April 1, 2019
How US Soccer develops the superstars of tomorrow using tech
This article appeared first here.
“Evangelo Spartiatis, 18, still remembers seeing professional soccer players on Facebook and Instagram wearing “some vest” during training. “What is that?” he recalls thinking. “Why are they wearing it?” Well, as it turns out, what was once a curiosity for him three years ago is, now, something he’s all too familiar with. That “vest” Spartiatis talks about is part of a GPS-tracking system he has to wear every day he trains at the Atlanta United Academy, where he plays for the Under-19 development team of the current Major League Soccer (MLS) champion. He’s one of Atlanta United’s 155 youth players training with the Apex GPS, a wearable designed to measure their distance covered, acceleration, deceleration, speed and work rate.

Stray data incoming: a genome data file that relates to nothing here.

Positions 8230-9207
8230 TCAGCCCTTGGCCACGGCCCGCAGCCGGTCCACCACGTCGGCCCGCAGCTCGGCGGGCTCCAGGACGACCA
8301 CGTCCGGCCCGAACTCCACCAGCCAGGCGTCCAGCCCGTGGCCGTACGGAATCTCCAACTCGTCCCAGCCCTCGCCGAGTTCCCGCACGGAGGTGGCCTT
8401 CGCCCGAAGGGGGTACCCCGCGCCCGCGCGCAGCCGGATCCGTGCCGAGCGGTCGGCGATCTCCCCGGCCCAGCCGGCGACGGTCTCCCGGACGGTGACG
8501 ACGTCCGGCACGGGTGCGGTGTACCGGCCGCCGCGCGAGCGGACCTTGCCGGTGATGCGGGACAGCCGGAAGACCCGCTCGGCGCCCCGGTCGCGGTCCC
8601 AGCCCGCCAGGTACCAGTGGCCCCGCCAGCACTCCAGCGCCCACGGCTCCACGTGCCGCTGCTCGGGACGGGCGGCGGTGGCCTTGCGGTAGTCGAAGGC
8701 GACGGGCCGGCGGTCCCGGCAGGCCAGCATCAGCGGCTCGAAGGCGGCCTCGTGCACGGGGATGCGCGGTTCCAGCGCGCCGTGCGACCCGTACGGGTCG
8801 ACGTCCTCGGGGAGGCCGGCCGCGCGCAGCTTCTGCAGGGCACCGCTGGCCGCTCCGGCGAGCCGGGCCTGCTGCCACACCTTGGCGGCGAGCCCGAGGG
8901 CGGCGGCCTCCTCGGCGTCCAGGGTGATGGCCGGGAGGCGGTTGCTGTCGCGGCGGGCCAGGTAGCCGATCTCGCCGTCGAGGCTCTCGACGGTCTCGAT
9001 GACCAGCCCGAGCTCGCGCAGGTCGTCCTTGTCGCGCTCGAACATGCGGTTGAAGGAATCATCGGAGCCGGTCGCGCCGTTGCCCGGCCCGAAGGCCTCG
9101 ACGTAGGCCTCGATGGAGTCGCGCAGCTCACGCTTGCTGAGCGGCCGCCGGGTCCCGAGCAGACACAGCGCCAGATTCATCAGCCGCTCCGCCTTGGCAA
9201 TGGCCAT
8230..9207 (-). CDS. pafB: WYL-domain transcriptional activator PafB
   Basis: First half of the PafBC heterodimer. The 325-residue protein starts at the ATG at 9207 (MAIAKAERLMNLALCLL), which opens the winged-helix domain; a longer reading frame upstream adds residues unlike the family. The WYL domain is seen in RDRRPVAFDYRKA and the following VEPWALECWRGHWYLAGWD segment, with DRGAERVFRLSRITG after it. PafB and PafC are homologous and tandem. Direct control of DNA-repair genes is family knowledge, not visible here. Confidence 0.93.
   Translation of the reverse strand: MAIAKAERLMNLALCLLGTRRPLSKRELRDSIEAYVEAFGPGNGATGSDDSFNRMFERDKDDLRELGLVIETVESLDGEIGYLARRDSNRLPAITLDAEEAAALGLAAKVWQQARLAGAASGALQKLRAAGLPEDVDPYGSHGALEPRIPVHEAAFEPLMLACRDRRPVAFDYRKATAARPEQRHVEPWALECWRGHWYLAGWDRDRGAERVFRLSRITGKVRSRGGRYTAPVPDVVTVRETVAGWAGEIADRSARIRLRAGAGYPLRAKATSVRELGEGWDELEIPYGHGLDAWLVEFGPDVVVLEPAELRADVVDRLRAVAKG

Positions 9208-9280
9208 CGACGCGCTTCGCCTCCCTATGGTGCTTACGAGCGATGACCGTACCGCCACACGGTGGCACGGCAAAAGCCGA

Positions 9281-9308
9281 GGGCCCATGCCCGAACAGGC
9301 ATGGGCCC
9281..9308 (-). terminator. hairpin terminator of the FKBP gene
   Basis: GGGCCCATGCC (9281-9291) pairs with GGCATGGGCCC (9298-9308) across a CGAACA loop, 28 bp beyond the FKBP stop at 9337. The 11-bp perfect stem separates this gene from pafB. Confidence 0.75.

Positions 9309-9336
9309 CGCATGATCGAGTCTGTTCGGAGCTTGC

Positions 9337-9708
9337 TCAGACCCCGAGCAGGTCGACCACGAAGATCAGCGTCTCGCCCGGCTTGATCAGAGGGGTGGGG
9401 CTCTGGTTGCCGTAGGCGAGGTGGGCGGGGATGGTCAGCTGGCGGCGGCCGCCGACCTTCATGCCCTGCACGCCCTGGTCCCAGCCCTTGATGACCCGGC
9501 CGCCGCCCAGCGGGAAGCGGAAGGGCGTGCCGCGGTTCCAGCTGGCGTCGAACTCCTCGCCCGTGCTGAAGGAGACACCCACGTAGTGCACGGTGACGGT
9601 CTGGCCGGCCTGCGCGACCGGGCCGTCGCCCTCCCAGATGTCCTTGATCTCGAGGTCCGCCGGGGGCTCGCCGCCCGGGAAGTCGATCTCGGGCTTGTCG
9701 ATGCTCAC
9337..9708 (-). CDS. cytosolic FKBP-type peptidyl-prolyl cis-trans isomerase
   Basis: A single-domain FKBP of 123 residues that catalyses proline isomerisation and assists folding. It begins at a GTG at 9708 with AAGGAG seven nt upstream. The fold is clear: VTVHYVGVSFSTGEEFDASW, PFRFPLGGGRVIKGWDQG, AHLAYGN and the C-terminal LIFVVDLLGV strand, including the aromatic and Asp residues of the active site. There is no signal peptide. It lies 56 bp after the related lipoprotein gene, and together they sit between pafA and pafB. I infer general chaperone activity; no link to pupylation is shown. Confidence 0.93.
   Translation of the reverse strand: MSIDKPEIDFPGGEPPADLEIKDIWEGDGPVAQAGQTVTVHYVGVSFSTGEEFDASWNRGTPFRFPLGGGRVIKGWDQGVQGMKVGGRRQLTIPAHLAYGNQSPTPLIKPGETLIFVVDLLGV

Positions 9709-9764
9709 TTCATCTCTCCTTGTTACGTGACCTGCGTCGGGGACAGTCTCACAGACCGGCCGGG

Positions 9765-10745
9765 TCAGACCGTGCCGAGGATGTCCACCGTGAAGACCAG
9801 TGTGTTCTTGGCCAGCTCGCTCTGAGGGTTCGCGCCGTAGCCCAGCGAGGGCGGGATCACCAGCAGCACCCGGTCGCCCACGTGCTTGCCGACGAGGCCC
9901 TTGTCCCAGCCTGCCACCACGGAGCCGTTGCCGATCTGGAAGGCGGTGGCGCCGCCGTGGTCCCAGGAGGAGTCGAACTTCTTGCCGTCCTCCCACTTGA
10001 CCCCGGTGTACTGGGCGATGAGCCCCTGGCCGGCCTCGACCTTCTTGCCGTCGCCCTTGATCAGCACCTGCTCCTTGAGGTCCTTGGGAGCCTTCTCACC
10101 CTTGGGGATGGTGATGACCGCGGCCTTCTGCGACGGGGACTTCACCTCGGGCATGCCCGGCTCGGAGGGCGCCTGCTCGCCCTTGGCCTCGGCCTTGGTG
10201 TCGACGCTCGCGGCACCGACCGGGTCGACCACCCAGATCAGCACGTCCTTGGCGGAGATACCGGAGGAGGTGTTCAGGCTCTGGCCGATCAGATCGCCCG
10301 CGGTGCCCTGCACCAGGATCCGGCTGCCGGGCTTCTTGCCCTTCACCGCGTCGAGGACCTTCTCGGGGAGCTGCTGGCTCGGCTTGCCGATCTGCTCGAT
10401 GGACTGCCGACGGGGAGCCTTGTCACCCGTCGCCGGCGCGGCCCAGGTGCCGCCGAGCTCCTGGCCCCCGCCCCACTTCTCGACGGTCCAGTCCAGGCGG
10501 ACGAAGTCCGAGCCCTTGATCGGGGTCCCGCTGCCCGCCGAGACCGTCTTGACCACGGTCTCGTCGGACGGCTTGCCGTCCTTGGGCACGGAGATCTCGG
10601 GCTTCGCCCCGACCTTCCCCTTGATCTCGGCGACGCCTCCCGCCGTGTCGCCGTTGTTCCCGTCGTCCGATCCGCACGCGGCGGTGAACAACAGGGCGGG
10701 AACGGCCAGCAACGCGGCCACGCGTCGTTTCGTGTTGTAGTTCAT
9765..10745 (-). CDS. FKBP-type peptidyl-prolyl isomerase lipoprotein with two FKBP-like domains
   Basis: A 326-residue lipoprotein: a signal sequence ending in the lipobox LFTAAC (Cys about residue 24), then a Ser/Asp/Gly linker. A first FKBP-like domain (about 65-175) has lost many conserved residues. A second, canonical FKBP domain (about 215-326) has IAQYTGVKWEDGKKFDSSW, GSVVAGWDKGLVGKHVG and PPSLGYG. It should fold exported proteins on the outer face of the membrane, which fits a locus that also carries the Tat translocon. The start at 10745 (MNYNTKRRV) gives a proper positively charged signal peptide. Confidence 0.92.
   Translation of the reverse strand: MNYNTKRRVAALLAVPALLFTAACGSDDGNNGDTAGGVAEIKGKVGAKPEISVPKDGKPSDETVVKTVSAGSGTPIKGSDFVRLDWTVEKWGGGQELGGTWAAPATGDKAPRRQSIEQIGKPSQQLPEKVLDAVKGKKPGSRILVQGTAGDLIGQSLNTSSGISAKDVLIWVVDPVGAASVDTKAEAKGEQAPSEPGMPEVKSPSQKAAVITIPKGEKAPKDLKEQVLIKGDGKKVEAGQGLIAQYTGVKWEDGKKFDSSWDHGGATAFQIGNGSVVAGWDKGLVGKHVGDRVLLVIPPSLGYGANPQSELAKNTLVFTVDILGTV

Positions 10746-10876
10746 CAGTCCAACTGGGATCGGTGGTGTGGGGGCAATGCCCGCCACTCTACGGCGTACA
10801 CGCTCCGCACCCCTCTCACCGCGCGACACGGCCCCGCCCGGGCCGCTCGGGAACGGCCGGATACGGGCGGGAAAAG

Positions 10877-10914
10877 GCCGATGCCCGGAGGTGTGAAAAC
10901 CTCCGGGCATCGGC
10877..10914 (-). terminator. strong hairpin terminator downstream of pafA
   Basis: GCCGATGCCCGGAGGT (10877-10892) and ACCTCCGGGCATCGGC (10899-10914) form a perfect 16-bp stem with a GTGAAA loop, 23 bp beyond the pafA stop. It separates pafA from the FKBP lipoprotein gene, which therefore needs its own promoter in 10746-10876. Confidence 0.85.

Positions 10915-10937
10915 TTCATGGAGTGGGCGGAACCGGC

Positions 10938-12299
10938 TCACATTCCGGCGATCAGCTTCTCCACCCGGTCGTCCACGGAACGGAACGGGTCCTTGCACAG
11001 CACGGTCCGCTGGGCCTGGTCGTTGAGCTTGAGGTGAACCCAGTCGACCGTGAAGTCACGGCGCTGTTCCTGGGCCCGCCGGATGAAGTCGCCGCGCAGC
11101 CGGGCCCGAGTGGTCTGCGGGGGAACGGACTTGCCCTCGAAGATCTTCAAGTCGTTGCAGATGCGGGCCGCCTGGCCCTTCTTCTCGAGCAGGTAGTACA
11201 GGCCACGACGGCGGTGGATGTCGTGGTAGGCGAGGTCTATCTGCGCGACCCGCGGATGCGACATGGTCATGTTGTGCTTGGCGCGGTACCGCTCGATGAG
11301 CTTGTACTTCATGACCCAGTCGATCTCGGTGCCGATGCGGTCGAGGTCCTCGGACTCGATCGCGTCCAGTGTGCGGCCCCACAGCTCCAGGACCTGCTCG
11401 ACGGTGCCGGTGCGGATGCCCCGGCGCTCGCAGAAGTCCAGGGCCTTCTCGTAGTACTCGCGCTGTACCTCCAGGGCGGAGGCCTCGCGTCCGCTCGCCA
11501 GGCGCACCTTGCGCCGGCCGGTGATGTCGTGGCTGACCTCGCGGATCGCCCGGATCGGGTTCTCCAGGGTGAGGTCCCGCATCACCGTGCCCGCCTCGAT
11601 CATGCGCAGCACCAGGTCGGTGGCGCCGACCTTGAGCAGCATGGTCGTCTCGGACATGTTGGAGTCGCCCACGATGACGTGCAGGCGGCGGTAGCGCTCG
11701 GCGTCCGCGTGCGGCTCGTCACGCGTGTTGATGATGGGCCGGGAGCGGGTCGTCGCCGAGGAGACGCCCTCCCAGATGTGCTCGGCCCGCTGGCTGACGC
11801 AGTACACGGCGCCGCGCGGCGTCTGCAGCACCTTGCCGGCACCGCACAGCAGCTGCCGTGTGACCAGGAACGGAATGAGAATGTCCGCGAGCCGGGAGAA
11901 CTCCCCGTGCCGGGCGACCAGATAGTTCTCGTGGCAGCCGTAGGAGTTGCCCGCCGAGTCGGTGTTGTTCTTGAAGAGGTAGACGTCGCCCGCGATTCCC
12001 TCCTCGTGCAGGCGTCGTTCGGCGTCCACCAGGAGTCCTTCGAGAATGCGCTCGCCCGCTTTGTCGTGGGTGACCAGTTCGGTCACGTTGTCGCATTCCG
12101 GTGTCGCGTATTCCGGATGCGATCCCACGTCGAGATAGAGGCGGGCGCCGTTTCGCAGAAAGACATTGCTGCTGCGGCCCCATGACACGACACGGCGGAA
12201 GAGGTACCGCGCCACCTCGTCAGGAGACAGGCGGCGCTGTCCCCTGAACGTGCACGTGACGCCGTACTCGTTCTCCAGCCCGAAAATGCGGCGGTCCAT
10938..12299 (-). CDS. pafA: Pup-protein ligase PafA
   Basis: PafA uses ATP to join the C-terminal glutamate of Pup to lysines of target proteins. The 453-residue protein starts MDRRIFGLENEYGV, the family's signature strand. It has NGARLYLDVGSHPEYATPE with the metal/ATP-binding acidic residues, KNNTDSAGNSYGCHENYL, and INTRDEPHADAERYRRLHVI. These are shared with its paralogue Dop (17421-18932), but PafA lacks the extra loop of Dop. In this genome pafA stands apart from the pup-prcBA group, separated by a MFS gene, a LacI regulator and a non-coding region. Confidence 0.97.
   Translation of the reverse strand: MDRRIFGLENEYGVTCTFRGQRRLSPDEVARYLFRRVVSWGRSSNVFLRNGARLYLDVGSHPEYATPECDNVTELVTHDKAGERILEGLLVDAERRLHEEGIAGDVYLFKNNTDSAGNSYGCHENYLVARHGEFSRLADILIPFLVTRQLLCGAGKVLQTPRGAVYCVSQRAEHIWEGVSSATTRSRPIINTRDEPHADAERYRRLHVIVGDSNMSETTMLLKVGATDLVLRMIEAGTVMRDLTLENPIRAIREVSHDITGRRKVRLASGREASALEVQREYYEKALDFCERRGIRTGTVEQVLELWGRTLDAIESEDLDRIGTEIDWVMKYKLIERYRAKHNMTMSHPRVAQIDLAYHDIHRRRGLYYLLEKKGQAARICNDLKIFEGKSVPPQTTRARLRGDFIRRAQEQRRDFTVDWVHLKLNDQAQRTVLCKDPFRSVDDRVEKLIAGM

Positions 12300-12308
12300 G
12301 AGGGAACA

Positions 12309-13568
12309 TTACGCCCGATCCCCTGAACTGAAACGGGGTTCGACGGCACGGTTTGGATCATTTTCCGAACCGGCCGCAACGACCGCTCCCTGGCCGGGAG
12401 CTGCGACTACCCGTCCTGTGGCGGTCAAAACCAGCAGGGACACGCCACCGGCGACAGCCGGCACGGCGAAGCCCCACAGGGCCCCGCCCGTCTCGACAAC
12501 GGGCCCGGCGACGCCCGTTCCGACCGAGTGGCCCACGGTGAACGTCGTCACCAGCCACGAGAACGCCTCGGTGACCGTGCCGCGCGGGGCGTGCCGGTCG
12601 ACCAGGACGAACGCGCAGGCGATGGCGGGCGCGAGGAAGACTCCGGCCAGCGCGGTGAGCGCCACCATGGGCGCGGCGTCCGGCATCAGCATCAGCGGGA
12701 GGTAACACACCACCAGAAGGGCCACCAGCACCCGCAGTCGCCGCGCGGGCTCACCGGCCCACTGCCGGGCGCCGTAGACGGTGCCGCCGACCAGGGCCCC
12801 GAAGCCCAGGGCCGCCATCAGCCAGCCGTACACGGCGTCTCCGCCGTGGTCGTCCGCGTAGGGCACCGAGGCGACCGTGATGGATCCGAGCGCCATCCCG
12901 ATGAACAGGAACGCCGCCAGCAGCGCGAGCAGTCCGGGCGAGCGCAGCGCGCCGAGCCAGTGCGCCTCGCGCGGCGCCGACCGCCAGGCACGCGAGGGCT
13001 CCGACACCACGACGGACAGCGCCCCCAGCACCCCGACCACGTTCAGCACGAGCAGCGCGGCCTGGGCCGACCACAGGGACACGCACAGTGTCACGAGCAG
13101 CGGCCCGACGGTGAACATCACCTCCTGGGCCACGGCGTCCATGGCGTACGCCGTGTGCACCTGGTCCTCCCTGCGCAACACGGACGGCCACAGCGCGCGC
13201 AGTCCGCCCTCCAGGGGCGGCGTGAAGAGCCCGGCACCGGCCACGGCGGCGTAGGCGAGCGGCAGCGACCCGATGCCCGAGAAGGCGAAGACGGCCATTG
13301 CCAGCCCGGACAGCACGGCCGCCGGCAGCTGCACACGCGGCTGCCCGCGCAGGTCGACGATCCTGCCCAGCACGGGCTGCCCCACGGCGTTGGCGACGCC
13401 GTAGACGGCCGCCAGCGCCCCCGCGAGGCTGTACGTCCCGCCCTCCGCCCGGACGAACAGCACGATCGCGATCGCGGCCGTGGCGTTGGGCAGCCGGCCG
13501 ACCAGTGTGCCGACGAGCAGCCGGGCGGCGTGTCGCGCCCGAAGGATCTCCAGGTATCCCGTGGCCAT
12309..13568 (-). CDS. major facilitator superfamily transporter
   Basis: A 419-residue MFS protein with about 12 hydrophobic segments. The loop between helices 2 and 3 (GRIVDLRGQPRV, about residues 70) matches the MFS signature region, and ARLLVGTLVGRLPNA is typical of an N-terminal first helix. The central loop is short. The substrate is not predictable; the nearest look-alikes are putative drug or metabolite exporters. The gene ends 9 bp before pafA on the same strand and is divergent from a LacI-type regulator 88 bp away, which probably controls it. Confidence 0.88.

Developed by STATSports, a company founded in 2008 in Northern Ireland, the Apex Athlete Monitoring system consists of a vest that goes between a player’s shoulder blades and a small, lightweight GPS device that attaches to it. During a typical training session, its system will collect millions of data points from players, which, STATSports says, can be streamed to a laptop, smartphone, tablet or smartwatch in real time. This allows coaches and training staff to monitor a player’s performance live, both in training or in an actual match. If a player isn’t covering ground they’re supposed to, or if they’re not running as fast as they could, the team’s staff will know immediately.
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